127 Hours (2010): United States – directed by Danny Boyle
Rated R by the MPAA – contains language, some sexual content, one of the single most brutal moments in cinema history
Aron Ralston’s (James Franco) story is fascinating on its own. Much like Conviction [review here], it might be easy for a filmmaker to coast through the story, but 127 Hours manages to become something much more than just the story of a man forced to undergo extreme hardship to save his life. It becomes one of the most life-affirming films of the year.
That’s not to say it’s a feel-good movie, or an easy watch. On the contrary, the joy of life is so profound because of the pain and intense suffering that it takes to get there. This is the same principle many horror fans cite in defense of the genre. And 127 Hours, while not a standard horror flick, contains one of the single most graphic, brutal sequences in cinema history. Worse than the curb stomp in American History X, more painful than the eye slice in Un Chien Andalou, more realistic and visceral than most anything in Cannibal Holocaust. The only scene I can think of that might come close is a spine tingling stabbing in the Australian horror film Wolf Creek.
But the pivotal scene isn’t played for a gag, or to gross out the audience (though there were reports of ambulances being called to theaters at Toronto when it premiered) or for morbid thrills. No, instead it highlights the value of life, and the price that is worth paying in order to live another day.
The story might be familiar to anyone reading newspapers in 2003. Ralston, an avid outdoors-men, stumbled out of the Utah canyons missing most of an arm after being gone for five days. A freak accident had left his arm pinned between a rock and a canyon wall, and he was unable to move. He barely survived on the small amount of water that he had with him, and his incredible perseverance and determination. But something else happened, too, as he was left alone with his thoughts for 127 hours. Being forced to meditate, he uncovered his flaws and was forced to deal with them as he hung there, dying.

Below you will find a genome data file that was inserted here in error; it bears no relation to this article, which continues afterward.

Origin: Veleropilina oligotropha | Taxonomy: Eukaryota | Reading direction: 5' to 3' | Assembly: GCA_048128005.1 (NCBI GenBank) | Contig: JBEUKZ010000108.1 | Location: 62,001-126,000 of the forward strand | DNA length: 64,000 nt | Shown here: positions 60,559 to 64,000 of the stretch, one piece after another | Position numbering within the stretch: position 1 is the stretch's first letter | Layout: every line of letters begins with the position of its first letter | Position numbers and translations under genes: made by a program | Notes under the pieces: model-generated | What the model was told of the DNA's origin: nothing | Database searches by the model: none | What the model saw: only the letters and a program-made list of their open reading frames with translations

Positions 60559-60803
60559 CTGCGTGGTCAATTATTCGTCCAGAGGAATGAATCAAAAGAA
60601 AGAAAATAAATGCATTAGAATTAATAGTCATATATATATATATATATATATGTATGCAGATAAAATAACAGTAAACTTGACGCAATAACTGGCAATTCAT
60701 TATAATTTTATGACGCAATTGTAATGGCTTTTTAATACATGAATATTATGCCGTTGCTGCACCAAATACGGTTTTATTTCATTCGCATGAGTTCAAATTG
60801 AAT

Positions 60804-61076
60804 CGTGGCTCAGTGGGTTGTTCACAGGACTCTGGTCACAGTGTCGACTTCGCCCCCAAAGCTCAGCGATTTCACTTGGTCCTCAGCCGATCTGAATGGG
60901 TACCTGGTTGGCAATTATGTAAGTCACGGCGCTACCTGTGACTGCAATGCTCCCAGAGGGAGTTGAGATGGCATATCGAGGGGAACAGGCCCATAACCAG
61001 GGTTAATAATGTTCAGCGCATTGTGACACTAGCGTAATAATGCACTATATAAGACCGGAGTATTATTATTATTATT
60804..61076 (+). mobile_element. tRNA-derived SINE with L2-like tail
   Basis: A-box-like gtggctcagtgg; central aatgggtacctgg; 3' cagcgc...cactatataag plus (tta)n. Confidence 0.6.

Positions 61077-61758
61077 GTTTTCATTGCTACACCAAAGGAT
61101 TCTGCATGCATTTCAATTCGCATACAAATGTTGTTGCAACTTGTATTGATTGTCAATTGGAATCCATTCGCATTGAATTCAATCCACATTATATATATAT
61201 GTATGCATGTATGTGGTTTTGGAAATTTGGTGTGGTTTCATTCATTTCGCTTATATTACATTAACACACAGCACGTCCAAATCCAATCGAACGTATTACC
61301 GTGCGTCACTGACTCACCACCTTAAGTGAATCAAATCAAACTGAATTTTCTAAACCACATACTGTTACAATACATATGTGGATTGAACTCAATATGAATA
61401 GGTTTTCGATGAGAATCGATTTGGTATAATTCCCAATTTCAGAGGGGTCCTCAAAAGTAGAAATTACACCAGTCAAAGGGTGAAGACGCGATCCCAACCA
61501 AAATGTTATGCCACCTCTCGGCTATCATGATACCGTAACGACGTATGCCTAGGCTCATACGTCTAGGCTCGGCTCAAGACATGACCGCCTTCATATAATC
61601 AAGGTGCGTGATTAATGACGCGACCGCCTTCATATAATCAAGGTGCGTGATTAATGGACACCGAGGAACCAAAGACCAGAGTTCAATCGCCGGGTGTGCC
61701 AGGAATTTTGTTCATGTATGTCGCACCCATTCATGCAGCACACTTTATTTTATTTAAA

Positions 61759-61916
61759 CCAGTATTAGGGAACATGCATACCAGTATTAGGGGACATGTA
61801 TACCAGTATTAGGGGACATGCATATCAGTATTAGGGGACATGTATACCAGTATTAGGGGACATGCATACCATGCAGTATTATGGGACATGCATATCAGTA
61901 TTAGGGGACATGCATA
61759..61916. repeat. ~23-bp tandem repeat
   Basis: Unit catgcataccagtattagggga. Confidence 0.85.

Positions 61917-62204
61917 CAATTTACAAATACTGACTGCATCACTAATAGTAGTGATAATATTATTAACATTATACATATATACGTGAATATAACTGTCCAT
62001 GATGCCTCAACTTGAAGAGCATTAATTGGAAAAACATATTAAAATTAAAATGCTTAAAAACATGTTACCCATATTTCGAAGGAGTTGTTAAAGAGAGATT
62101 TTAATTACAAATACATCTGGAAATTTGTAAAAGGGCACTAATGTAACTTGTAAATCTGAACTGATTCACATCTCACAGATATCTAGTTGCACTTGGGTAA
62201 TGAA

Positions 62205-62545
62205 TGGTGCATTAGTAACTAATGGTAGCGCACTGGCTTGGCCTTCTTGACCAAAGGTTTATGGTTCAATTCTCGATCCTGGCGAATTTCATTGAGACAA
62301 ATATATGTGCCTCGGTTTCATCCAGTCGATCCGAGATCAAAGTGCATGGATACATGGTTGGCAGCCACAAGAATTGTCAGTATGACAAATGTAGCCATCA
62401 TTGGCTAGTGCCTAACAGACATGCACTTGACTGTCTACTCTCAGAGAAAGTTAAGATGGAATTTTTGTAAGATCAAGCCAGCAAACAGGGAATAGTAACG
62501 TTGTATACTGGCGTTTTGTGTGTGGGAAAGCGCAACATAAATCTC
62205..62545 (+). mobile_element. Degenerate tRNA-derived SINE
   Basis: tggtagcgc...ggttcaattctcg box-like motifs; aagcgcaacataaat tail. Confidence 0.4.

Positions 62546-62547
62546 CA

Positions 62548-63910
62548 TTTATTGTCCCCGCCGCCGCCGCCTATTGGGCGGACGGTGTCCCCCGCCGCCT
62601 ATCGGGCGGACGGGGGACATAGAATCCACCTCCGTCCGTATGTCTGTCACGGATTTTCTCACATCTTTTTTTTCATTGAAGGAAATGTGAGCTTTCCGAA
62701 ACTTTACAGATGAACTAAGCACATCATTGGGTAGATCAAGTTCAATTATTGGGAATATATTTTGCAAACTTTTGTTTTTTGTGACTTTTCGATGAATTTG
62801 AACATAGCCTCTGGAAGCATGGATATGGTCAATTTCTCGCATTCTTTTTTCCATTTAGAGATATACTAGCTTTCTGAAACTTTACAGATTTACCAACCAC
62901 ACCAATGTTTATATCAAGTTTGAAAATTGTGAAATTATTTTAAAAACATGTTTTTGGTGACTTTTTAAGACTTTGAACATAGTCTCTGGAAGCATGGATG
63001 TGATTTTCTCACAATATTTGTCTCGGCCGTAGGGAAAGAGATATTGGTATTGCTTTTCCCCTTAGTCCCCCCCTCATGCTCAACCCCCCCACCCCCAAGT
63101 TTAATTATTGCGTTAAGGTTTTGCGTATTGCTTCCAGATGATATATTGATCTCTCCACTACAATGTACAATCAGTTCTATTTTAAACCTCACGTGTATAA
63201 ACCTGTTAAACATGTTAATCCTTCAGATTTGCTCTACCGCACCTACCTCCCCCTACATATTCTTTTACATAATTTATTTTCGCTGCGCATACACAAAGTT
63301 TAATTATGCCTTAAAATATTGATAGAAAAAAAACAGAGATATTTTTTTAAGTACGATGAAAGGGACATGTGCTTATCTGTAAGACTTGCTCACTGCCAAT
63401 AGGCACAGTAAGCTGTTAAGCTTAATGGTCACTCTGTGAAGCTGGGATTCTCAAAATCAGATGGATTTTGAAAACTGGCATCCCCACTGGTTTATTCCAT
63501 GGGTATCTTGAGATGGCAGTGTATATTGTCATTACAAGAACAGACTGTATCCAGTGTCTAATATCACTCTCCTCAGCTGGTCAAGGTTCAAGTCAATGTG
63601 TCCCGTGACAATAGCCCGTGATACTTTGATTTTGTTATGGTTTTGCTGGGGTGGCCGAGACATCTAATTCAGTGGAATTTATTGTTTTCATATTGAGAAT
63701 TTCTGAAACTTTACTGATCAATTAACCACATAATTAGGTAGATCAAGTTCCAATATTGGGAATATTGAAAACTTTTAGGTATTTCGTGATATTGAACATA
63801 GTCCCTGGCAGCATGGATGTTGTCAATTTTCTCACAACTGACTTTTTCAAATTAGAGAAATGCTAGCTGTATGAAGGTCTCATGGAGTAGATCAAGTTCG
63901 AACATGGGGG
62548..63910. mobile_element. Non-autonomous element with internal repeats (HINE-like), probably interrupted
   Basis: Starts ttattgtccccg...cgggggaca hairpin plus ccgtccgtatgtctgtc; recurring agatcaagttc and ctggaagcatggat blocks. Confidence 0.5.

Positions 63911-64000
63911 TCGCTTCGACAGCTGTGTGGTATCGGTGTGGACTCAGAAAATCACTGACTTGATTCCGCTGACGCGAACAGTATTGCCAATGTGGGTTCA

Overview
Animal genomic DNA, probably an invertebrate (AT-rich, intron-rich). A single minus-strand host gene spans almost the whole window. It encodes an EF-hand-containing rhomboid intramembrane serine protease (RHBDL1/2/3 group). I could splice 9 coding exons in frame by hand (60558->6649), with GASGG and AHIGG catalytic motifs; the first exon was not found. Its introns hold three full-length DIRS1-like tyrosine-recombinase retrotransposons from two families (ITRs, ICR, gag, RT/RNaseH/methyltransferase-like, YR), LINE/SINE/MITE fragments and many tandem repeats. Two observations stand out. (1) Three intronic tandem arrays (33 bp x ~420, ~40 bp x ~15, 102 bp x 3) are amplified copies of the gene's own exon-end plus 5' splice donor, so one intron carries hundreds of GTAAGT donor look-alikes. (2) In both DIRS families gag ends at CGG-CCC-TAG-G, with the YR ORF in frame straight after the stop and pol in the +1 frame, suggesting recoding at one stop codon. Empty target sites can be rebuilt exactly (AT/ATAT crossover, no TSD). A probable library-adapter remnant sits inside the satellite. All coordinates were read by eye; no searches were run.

Here is where the film might have stalled and failed, as one man must command an audience’s attention alone for the majority of 94 minutes. But director Danny Boyle brings a high level of stylization to the proceedings, and A.R. Rahman’s intrusive score effectively energizes the film. The opening sequence plays like a piece of Koyaanisqatsi, the lives of people speeding around endlessly. Split screen views and a thumping beat highlight the narcissistic and energetic life Ralston lives. A couple reels into the film, after a run-in with some female hikers, Ralston finds himself alone, and the title screen finally appears. The silence after the incident is haunting.
Even after he’s trapped there are numerous flashbacks to important moments in his life, times he hurt people or memories of happy family times. With only his video camera as witness, he makes peace with people he has known, and with himself. The actual video is hidden away safely. I can hardly imagine watching it. And this is what makes the film so real, the knowledge that a person actually experienced it. This is what makes the pain of the moment so intense and unbearable. The thought of having to do the same to one’s own arm is mind-blowing. But it’s essential, as this pain is the rebirth, the reminder of the price that must sometimes be paid.
At times Boyle’s style gets in the way of the film, but this is the worst complaint. It is occasionally too noticeably a movie, and takes the viewer out of the experience. The soundtrack, too, sometimes becomes too intrusive. But, when necessary, the camera slows and the music fades and Ralston is left with himself, and the viewer is left with a man stuck in an impossible position. Franco is very good in the film’s only primary role. He captures the happy-go-lucky adventurer more effectively than the introspective soul in dire circumstances, but overall he is impressive. The natural scenery is also impressive, shot on location in Utah.
127 Hours is a painful reminder that life is worth living. It extracts the essence of why horror films make some viewers feel alive, and intensifies the feeling one hundredfold. But this isn’t a horror movie; the fact that it happened, and to a real person, and that it’s entirely grounded in reality makes it far more powerful than most horror films. The moment of truth is agonizing, visceral, and brutal, but also absolutely essential. 127 Hours is the most life-affirming and disturbing film of the year.